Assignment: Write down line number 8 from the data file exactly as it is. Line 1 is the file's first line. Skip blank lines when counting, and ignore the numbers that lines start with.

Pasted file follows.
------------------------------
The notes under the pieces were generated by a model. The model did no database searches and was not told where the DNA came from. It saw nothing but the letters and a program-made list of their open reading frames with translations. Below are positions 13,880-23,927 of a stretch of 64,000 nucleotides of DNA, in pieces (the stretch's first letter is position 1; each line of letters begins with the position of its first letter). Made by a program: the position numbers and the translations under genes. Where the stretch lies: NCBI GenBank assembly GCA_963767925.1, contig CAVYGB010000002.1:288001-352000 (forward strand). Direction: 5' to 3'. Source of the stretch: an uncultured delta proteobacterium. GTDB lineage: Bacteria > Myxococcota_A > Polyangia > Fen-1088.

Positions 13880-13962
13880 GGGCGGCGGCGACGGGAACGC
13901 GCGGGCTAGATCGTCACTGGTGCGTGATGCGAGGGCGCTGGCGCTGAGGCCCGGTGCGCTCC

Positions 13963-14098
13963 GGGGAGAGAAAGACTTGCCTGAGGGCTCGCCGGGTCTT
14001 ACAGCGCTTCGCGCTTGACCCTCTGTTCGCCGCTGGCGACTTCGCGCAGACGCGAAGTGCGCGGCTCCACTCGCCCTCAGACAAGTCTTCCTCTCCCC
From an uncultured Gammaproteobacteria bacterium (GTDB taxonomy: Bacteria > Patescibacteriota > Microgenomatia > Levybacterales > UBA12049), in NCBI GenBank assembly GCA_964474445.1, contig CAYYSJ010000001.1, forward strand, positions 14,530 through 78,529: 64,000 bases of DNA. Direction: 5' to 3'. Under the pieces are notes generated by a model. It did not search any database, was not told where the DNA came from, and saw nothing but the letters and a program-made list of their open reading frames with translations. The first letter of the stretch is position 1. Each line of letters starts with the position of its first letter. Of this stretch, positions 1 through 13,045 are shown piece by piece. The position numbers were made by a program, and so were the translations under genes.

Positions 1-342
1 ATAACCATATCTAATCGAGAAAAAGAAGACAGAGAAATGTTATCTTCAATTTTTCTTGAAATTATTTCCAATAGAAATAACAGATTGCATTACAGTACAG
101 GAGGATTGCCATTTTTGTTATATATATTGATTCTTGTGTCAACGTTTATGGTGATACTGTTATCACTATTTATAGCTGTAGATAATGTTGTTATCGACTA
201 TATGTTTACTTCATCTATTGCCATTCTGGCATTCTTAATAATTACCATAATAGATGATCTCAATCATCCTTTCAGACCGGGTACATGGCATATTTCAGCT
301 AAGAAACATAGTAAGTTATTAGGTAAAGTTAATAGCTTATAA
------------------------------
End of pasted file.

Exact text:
From an uncultured Gammaproteobacteria bacterium (GTDB taxonomy: Bacteria > Patescibacteriota > Microgenomatia > Levybacterales > UBA12049), in NCBI GenBank assembly GCA_964474445.1, contig CAYYSJ010000001.1, forward strand, positions 14,530 through 78,529: 64,000 bases of DNA. Direction: 5' to 3'. Under the pieces are notes generated by a model. It did not search any database, was not told where the DNA came from, and saw nothing but the letters and a program-made list of their open reading frames with translations. The first letter of the stretch is position 1. Each line of letters starts with the position of its first letter. Of this stretch, positions 1 through 13,045 are shown piece by piece. The position numbers were made by a program, and so were the translations under genes.